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Covan is also one of many in the nonprofit world now talking about earned income to supplement that shrinking funding pie. A building would have rehearsal space they could rent. A building could have a barwith acts, of course. And Dixon Place would build equity.
The SculptureCenter, for example, owned its old building on East 69th Street. They were founded by artists in 1928, bounced to three different locations much the way nonprofits do now, then managed to buy in 1948. By the end of the century, East 69th was prime real estate, but isolated from any arts scene. Selling enabled the SculptureCenter to buy a building halfway between P.S.1 and MOMA Queens, pay for the first stage of renovation, and set up a $1 million endowment.
Artists Space, founded in 1972 as one of downtown's first "alternative spaces," also wants to buyperhaps on the Lower East Side. Executive director Barbara Hunt says they know for sure that they won't follow the commercial galleries to Chelsea. "We'd rather be where the artists are." This is another aspect of the ongoing flight from Soho and Tribeca. Roulette, the new-music and multimedia venue, is in one of the last artists' buildings in its Tribeca vicinity. High-end condos have changed the ambience, and a new bar downstairs means they can't do a quiet concert. Roulette's Jim Staley says they're looking in Brooklyn, for a rental. Movement Research, with studio space in Soho and an office in Noho, hopes to move the two together somewhere in Manhattan.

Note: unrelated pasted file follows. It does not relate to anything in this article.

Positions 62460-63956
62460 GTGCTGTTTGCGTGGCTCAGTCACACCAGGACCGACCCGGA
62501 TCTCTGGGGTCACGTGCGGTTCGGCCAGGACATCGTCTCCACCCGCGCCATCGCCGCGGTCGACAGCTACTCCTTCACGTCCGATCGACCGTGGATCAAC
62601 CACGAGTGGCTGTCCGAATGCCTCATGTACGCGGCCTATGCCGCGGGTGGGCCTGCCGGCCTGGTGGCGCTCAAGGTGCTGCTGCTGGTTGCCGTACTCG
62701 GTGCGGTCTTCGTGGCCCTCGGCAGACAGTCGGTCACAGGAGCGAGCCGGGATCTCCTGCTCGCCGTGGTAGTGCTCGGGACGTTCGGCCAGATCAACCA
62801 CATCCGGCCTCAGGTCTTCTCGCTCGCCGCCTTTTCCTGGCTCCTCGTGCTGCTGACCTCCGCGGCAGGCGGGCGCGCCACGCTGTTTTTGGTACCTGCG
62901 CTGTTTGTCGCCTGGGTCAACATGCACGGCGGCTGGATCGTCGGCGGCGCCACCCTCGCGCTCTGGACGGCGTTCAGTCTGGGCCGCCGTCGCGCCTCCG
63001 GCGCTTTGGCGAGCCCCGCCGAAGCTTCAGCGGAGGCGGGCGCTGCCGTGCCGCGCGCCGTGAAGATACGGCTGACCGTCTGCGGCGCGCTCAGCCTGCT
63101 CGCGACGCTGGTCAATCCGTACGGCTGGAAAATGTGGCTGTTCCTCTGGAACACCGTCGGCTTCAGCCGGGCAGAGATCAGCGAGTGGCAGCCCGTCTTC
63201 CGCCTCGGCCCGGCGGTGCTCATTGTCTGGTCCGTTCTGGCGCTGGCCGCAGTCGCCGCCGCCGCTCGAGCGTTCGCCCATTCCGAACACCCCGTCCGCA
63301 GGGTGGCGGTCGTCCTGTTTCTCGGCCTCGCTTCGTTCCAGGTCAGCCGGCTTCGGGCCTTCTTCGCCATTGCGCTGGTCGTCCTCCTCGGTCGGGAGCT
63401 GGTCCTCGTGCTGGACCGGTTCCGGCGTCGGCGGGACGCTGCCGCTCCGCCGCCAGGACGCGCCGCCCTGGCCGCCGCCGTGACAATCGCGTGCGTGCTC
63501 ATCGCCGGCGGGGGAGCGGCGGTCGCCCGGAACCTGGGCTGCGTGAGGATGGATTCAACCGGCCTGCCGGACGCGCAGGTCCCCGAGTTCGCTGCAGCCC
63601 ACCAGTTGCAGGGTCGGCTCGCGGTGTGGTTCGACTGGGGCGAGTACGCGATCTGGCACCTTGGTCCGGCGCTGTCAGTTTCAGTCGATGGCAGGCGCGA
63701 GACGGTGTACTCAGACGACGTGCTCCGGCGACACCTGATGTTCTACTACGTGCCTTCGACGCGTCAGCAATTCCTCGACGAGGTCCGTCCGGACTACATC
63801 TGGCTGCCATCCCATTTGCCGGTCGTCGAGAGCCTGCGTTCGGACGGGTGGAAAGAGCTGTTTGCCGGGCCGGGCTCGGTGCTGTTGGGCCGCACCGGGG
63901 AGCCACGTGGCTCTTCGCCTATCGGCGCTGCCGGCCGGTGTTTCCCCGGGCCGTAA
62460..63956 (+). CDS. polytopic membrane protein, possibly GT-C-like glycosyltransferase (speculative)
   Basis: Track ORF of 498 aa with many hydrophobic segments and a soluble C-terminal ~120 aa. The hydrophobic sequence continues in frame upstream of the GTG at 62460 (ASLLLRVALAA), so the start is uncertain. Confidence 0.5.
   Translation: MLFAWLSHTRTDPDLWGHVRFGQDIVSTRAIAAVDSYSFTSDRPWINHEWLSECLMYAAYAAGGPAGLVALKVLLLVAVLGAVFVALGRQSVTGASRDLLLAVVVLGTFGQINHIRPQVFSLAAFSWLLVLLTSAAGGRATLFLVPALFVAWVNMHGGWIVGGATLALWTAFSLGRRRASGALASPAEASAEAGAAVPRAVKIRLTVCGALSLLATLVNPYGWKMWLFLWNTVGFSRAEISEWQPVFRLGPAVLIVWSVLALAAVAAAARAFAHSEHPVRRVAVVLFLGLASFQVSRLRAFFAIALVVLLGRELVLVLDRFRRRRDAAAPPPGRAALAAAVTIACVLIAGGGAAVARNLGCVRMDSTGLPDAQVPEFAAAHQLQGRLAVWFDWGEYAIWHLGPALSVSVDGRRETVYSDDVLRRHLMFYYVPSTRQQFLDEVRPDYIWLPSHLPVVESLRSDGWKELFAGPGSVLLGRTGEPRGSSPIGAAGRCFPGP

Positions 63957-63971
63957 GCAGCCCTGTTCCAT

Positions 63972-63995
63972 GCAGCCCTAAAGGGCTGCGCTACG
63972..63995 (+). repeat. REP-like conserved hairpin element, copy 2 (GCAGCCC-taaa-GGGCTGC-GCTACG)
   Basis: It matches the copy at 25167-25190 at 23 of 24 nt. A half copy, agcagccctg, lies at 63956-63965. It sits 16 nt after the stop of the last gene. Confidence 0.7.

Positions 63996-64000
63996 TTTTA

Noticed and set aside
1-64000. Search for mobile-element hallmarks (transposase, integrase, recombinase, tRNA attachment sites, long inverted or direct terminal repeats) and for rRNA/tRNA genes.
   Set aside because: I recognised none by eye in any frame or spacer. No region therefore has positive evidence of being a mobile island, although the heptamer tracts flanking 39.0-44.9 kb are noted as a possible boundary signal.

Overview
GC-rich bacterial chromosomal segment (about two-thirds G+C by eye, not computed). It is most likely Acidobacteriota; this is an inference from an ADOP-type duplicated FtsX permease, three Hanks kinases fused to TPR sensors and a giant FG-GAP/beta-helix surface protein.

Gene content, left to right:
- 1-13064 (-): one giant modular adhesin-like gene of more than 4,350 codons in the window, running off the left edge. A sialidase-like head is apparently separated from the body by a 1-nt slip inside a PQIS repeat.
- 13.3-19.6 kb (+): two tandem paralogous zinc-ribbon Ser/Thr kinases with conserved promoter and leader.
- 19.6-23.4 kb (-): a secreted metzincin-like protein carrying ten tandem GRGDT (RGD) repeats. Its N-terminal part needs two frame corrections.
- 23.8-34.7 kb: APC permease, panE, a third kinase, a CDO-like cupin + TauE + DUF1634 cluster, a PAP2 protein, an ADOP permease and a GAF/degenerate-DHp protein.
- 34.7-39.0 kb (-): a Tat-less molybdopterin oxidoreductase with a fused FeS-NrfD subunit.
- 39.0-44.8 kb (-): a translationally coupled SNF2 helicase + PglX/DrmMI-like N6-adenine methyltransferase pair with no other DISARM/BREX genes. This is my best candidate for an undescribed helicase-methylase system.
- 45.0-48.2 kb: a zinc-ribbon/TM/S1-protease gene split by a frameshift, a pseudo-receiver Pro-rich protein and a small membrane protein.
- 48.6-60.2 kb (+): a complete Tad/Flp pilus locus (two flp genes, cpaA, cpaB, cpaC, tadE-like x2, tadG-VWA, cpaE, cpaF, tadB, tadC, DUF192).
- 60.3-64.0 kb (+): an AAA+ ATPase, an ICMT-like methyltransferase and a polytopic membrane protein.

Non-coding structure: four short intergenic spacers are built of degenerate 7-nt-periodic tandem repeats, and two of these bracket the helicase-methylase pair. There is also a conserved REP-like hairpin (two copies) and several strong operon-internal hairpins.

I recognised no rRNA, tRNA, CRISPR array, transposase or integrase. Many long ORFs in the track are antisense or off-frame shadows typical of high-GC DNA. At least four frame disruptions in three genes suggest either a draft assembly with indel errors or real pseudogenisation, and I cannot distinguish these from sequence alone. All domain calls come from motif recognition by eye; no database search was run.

The scene is atomizing. While artists like to be in proximity, they seem to be moving into clusters now. If Hell's Kitchen, or whatever the developers name it, becomes a new artists' neighborhood, it will be one of many. Meanwhile, a wise landlord might take a look at what greed accomplished in Soho. A few important galleries remain, but there are lots of empty storefronts, and no buzz. It's a wealthy wasteland.